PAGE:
Assistive technology tools: Writing

Find out how to select assistive technology tools that address your child's specific writing difficulties.

By Kristin Stanberry , Marshall Raskind, Ph.D.

There is a wide range of assistive technology (AT) tools available to help students who struggle with writing. Some of these tools help students circumvent the actual physical task of writing, while others facilitate proper spelling, punctuation, grammar, word usage, and organization.

AT tools that assist with writing fall into several categories:

Abbreviation expanders

Used with word processing, these software programs allow a user to create, store, and re-use abbreviations for frequently-used words or phrases. This can save the user keystrokes and ensure proper spelling of words and phrases he has coded as abbreviations.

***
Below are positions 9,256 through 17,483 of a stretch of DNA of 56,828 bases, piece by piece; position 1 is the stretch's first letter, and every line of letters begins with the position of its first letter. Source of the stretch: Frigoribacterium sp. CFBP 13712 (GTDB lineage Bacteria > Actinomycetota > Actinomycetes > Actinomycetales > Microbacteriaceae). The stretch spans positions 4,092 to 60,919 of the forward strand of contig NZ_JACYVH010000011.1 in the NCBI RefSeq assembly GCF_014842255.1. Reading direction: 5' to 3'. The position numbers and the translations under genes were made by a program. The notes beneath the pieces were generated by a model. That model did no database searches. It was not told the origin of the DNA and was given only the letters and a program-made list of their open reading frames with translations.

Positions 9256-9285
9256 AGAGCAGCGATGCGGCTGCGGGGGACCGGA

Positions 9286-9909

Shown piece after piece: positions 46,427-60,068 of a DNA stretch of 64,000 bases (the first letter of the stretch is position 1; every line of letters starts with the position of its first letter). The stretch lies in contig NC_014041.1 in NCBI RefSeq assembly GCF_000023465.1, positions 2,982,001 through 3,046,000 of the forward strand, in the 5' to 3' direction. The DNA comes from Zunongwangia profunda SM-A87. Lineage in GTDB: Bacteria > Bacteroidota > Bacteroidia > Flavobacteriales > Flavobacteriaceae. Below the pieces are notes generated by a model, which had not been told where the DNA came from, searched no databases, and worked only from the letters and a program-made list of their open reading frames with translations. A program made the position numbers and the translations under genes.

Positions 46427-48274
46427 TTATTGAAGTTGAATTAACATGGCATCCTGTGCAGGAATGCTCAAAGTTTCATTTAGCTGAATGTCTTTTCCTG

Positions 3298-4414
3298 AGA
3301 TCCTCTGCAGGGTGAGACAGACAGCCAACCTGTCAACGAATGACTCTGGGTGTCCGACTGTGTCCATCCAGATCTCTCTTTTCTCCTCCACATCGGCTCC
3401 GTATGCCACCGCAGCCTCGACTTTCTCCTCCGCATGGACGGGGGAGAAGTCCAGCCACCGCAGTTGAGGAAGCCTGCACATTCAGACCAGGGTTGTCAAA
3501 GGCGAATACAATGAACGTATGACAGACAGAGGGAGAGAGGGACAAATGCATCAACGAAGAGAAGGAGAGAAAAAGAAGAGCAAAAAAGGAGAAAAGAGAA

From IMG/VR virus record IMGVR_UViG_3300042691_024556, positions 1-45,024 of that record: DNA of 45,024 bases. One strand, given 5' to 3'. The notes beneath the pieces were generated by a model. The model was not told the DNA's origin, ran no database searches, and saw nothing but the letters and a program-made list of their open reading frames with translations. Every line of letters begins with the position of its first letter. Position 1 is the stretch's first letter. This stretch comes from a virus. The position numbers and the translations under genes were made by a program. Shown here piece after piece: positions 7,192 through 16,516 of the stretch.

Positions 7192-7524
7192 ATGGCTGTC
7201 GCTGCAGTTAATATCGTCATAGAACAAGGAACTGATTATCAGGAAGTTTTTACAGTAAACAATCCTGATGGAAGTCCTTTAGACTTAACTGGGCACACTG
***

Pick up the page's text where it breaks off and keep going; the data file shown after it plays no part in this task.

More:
What type(s) of learning difficulty do these tools address?

This type of tool benefits people who struggle with: writing.

Products to consider

 

Alternative keyboards

These programmable keyboards have special overlays that customize the appearance and function of a standard keyboard.  Students who have LD or have trouble typing may benefit from customization that reduces input choices, groups keys by color/location, and adds graphics to aid comprehension.

What type(s) of learning difficulty do these tools address?

This type of tool benefits people who struggle with: writing.

Products to consider